He said that evaluation of the expenditure of federal and local governance systems is needed as it constitutes the largest percentage of public spending. There are 18 states. Each one has a governor (Wali) and cabinet. The states are divided into 133 provinces, each one led by a commissioner.

Budget analyst Abdullah Al Ramadi suggests that the current governance system is impacting the general budget through public spending. The states’ contributions to the budget of 2018 is approximately 23.7 billion Sudanese pounds, while general spending in the states is 56 billion Sudanese pounds, of which 26.8 billion is government spending.

Fathi suggests that a "small government" is meant to be a team that is able to carry out reforms and control the spending flow that is represented by salaries, bonuses, social benefits programmes and governmental support in all its forms. He anticipated that the government will focus on spending its revenues on the primary sectors, such as infrastructure, education, health, housing, transportation and communications. Fathi thinks the government restructure is aligned with the World Bank reform proposals for Sudan.

Salah Karar, a retired brigadier and one of the army officers who carried out the 1989 coup that brought Al Bashir to power, was responsible for the economy in early 1990’s. He said the presidential decisions are wise, although they are late. He told 7Dnews that the decisions failed to abolish the positions of the four presidential aides and the three deputies of the Prime Minister, as the expenditure of their movement, security and allowance was a burden on the country while their contribution in resolving any issue that strikes the country was minimal. He also said that the country’s economy needs a change in its policies not in the people in the government. He believes the new government needs a bold programme that takes the current situation into account and prioritises reducing the deficit in the accounts which has led the government to borrow money from the banking system and caused inflation to exceed 64.6% in August.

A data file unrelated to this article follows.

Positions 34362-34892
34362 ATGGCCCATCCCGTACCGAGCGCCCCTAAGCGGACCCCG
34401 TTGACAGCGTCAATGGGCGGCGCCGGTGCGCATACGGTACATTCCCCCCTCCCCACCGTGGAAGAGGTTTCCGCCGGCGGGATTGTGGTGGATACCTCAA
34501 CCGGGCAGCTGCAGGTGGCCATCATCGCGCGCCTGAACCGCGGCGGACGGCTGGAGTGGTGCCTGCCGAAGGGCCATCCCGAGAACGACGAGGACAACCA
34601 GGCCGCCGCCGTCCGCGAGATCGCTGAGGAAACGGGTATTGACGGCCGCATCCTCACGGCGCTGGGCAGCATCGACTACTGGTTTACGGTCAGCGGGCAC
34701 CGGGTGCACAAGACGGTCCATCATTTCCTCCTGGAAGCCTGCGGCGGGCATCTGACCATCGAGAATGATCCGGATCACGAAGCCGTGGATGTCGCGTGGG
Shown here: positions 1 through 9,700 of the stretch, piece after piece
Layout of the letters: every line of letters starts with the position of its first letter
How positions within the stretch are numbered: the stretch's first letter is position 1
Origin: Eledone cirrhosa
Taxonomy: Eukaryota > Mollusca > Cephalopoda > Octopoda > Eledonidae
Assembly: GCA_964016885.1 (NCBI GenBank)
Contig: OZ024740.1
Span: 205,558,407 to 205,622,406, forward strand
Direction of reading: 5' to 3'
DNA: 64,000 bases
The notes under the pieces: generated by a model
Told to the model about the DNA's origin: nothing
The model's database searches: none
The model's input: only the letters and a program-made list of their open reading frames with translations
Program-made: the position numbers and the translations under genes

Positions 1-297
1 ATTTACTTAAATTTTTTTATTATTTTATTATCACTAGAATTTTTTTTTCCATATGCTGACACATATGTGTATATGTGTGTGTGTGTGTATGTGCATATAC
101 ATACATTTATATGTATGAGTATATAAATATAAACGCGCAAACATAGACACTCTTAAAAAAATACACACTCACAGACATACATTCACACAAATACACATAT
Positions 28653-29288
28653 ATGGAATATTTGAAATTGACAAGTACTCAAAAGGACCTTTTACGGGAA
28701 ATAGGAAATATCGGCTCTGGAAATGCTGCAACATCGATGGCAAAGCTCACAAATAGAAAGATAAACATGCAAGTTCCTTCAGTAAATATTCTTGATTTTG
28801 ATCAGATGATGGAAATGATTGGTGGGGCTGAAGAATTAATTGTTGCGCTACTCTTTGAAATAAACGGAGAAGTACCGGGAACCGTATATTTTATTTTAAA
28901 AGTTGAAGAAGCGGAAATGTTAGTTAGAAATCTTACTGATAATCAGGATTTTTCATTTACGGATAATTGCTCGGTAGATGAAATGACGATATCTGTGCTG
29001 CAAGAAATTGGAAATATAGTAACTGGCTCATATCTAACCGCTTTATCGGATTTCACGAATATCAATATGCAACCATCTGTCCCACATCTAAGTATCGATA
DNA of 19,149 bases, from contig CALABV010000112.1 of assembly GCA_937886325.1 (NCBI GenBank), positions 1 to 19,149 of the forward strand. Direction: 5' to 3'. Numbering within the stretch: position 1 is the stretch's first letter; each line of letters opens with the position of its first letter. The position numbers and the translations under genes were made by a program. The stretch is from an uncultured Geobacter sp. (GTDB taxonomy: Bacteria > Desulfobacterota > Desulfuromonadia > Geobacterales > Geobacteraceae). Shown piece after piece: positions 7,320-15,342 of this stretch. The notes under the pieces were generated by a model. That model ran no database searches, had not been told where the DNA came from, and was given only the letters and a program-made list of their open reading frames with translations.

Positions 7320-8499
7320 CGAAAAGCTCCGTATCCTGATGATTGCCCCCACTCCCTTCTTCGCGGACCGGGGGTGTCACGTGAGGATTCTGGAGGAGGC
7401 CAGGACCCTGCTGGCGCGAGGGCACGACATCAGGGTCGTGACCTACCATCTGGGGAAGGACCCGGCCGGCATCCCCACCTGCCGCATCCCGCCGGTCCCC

Karar thinks the new government will be able to succeed if they manage to decrease the security and defence budget by 25%, which is 31 billion Sudanese pounds against an overall government budget of 173 billion Sudanese pounds . He called on government officials to reduce spending on travel and said ministers’ expenses should not exceed $250 per day and the number of their companions should be reduced. He said ministers are currently paid 500 Euros per day and this is increased by personal expenses, an office manager and guards.

He said previously that the Cabinet had rejected a minister’s request to participate in an international event, sending the local embassy to represent Sudan, in order to save on costs.

The Sudanese President announced in August a reduction in the size of diplomatic missions with the purpose of decreasing public expenditure.